When atoms are cooled down to almost zero temperature, their properties change completely. They can turn into a Bose-Einstein-Condensate, an ultra-cold state of matter, in which the particles lose their individuality and can only be described collectively – as one single quantum object.

    At TU Wien (Vienna), clouds of ultra-cold atoms have been studied for years. They are a perfect model system to study fundamental questions of many-particle quantum physics. Now the research team of Professor Jörg Schmiedmayer (Institute of Atomic and Subatomic Physics, TU Wien) has found remarkable results which cannot be explained by any of the existing theories. When two ultra-cold quantum gases are coupled, they can synchronize spontaneously, oscillating in perfect unison after just a few milliseconds. This means that textbook theories about Bose-Einstein-Condensates have to be revisited. The results have now been published in the journal Physical Review Letters.
    The Milky Way's Speediest Stars Could Solve a 50-Year-Old Mystery

    Ken Shen was racing against the sun. It was 3 A.M. on April 25 and Shen—an astronomer at the University of California, Berkeley—was sitting at his kitchen table in his pajamas. At that precise moment the scientists behind the European Space Agency’s Gaia spacecraft released the mission’s second batch of data. And Shen was on a mission to comb that data to find the Milky Way’s fastest-moving stars, then to verify their identities via independent observations on ground-based telescopes. With 30 minutes to go before the sun’s glare started to hit the west coast, Shen managed to find his first target and send its coordinates along to a collaborator at the Lick Observatory near San Jose.

    But he could not crawl back into bed. For the next 24 hours Shen and his colleagues scoured the Gaia data for a handful of candidates to observe with telescopes in South Africa, the Canary Islands, Arizona and California. After a week of careful analysis the researchers were certain they had found three of our galaxy’s fastest stars. Not that they were only interested in speed: such rapid-moving stars were the smoking-gun evidence Shen was seeking for his novel theory of how certain stars explode. On April 30 the team posted their results to the preprint server arXiv and submitted them to The Astrophysical Journal for peer-reviewed publication.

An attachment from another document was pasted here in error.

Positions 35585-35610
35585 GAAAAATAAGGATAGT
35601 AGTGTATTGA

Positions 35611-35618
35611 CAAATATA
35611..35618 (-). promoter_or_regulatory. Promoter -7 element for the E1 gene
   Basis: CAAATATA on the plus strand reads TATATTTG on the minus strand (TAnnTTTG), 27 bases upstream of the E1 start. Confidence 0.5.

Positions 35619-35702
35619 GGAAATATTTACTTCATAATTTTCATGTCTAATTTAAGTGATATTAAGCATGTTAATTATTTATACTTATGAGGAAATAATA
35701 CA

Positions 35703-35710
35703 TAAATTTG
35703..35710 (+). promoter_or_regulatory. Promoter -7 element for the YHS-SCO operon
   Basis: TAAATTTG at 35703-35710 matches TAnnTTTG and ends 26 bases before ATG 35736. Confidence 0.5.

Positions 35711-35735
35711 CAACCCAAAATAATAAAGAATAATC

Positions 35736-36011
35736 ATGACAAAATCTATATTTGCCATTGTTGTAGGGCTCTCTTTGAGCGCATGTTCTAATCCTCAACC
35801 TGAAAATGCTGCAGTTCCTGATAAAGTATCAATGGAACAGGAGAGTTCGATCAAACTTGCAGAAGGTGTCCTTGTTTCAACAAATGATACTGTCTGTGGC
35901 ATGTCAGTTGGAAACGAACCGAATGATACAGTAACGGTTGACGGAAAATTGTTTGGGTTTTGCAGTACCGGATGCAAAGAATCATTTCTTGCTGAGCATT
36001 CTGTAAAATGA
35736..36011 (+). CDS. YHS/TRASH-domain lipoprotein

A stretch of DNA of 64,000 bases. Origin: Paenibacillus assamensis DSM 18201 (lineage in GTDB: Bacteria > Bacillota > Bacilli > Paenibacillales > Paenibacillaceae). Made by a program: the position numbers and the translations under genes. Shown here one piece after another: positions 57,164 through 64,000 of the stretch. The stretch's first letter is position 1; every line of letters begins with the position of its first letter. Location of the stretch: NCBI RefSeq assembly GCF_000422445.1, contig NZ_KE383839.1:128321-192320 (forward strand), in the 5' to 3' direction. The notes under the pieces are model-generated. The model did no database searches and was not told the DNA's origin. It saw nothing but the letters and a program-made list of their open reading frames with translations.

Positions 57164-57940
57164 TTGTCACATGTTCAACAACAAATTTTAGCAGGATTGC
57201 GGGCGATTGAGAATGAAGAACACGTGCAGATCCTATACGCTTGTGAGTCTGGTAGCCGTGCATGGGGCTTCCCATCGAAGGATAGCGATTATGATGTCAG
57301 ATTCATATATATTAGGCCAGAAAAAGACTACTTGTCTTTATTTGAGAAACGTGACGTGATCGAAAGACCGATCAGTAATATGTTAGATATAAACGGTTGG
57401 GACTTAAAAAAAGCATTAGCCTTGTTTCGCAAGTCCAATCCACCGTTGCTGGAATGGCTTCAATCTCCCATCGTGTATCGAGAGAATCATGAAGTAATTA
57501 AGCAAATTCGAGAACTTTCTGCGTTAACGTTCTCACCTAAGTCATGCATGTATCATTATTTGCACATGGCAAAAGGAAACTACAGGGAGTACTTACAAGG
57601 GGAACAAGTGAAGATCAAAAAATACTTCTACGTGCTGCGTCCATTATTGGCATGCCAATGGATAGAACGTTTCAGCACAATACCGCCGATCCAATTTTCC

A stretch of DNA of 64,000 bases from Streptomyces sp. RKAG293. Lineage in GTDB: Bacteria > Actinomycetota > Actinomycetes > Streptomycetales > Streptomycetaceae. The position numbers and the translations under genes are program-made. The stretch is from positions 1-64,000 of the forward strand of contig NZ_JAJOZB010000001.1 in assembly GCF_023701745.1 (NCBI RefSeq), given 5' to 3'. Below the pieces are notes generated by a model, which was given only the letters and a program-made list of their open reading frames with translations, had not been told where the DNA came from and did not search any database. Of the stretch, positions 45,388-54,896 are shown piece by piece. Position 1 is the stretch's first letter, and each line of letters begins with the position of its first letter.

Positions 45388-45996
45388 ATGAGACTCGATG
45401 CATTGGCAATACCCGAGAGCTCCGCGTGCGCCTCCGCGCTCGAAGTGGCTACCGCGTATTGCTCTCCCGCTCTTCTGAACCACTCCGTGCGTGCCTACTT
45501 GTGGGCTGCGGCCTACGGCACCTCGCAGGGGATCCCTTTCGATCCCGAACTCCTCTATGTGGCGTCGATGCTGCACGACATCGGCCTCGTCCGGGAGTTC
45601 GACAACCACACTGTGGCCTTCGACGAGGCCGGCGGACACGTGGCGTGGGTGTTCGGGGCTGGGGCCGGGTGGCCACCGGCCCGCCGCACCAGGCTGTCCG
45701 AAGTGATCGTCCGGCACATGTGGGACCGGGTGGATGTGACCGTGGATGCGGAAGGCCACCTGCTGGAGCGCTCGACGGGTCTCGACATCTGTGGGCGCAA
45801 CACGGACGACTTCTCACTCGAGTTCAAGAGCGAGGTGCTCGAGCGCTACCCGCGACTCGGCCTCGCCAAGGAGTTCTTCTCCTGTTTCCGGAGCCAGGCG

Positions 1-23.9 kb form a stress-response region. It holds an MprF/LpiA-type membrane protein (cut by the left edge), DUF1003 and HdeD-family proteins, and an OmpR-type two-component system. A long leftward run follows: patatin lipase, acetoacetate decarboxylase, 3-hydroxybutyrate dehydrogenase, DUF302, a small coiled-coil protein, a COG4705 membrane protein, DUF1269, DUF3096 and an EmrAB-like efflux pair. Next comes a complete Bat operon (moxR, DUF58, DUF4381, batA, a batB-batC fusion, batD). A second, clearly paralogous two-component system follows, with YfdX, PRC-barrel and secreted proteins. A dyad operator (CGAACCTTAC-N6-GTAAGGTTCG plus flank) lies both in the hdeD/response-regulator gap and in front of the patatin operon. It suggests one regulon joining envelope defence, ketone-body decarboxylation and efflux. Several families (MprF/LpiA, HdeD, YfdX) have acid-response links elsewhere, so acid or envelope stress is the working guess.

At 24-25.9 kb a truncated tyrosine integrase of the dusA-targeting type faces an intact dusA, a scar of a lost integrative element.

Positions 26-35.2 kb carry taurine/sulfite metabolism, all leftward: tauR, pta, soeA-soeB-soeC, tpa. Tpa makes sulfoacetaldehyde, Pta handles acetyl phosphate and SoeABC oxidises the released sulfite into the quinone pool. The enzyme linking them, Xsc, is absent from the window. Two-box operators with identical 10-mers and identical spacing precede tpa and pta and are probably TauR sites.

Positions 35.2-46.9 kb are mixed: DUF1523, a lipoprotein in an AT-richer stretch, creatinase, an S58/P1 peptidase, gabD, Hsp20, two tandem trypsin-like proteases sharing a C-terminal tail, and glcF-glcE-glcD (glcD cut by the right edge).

Intel to preserve Moore's Law with startup land's fresh young blood

    Moore's Law ain't dead yet, but Intel needs startups to keep it alive.

    For several years, observers have noted that straight line predicting the doubling of transistors per chip has slowly bent downwards.

    It hasn’t helped that Intel itself found it hard to shift from 14nm to 10nm production – recently announcing that it will finally come in 2019.

    But that slowdown could be a blip if a range of upstart companies deliver on their promise, which Intel has backed by tossing them some venture funding and expertise.

    "We are the eyes and ears of Intel," explained Wendell Brooks, the head of Intel's investment arm Intel Capital. "We are looking five to ten years down the road."
    Allen Integrated Cell is a powerful tool for visualizing biology in 3D

    What does a cell look like? If you had to draw one, you’d probably do the usual thing: a sort of fried egg with a nucleus yolk and a couple of ribosomes peppered around, maybe a rough endoplasmic reticulum if you’re fancy. But cells are vastly more complicated than that, not to mention three-dimensional. Allen Integrated Cell is a new tool that lets anyone visualize cells the way they actually exist in the body.

    It’s from the Allen Institute for Cell Science, a Seattle research outfit founded by Microsoft co-founder Paul Allen . The institute has been doing research in this direction for some time, but today is the first public release of the Integrated Cell program, which you can try on the web right here.

    The application is focused on stem cells specifically. The 3D models aren’t just based on theory but on direct recording and observation done in-house. There are dozens of cell types, and you can toggle the visibility of numerous proteins and substances that make up the cell.
    Last edited by Rusakov; 05-09-2018, 07:42 PM. Reason: added an additional link.